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The Impact Entrepreneur

Mike Flynn takes you behind closed doors and invites you into his conversations with game changing entrepreneurs. These conversations go beyond success and failure, beyond product or service or platform, to uncover what is really behind the decisions these entrepreneurs make and what IMPACT they hope to have in the world.
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Feb 12, 2018

Daniel McGinn is a senior editor at Harvard Business Review and the author of Psyched Up: How the Science of Mental Preparation Can Help You Succeed. He was also recently named one of the top 100 leadership speakers for 2018 by Inc.

 

Daniel wanted to write a book about mental preparation and leadership for three reasons:

 

  1. Going back to high school, Daniel was on a number of sports teams. He wasn’t a star player, but he always tried his hardest. He became fascinated by the psychological and emotional tactics that coaches used to motivate their players, especially in the minutes leading up to a game.
  2. When Daniel got out of school, he saw former athletes turned professionals using some of those same techniques to psych themselves up for their jobs.
  3. When Daniel started working at HBR, he started seeing studies supporting the efficacy of mental preparation techniques for improving performance.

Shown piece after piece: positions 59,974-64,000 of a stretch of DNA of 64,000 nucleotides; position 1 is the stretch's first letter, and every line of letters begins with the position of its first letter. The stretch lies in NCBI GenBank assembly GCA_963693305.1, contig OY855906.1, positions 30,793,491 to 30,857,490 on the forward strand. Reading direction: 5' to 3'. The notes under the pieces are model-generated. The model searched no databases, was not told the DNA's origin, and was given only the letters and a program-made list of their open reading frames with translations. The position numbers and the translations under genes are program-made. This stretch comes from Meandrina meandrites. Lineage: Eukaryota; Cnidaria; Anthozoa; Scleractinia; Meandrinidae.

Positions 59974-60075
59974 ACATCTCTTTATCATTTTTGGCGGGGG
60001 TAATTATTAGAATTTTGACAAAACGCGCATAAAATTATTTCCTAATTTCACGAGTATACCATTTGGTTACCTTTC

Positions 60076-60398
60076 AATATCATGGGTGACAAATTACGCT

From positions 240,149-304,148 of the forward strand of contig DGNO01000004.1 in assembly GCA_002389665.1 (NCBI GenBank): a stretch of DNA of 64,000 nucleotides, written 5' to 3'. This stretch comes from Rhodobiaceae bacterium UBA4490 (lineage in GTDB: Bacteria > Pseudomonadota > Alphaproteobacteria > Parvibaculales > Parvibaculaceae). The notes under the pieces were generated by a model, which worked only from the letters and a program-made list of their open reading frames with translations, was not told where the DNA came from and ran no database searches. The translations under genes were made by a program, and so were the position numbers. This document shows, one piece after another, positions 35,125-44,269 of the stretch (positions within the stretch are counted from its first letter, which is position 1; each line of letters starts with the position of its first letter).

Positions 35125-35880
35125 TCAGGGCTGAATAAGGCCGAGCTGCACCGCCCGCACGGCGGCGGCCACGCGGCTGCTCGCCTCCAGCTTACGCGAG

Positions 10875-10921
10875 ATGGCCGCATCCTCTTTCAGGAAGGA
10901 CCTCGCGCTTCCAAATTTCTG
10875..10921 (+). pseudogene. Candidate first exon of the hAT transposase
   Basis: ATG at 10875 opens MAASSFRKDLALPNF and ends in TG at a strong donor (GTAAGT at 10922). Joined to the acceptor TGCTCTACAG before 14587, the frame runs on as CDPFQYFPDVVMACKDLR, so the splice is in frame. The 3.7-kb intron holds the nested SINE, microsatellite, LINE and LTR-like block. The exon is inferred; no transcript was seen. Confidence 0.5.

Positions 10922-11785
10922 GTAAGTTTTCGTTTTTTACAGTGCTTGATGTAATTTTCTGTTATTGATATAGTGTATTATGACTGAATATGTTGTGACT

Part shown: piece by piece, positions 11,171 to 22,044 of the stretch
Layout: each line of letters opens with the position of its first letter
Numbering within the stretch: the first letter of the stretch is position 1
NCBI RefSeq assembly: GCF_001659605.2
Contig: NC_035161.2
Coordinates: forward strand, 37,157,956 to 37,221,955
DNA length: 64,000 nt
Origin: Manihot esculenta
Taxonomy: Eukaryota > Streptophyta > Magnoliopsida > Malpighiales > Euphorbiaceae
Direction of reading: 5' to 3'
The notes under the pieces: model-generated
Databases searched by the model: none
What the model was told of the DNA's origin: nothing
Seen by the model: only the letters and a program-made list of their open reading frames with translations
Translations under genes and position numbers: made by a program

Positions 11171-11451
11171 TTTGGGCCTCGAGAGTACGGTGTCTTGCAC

It’s interesting to look at the pep talk as an example of these preparation techniques. In sports, business, and even the military, there are three elements that these pre-engagement speeches need to be effective:

 

  1. Direction. The nuts and bolts; the offensive scheme, business plan, or battle strategy.
  2. Empathy. The leader needs to say things that make it clear he or she personally cares for the team. Actively try to build that connection so that the team wants to please and satisfy that leader.
  3. Meaning-making. Whatever the task is, make it seem more important, more meaningful, or related to a larger message.

 

Another prevalent and intriguing mental preparation technique is the pre-game ritual, which can be simultaneously “meaningless” and effective at building confidence (or even just making someone feel more comfortable).

 

LeBron James will walk to the center of the court and chalk his hands, and then he takes a handful of the chalk and makes it rain over his head; Jerry Seinfeld listens to Sinatra, puts on a suit jacket five minutes before the show, and paces in a certain pattern; Daniel puts on a pair of sound-blocking headphones.

 

So we don’t always need to get “psyched up” to mentally prepare ourselves, but high achievers (and their mentors or coaches) develop techniques, sometimes unconsciously, that help them succeed.

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Resources:

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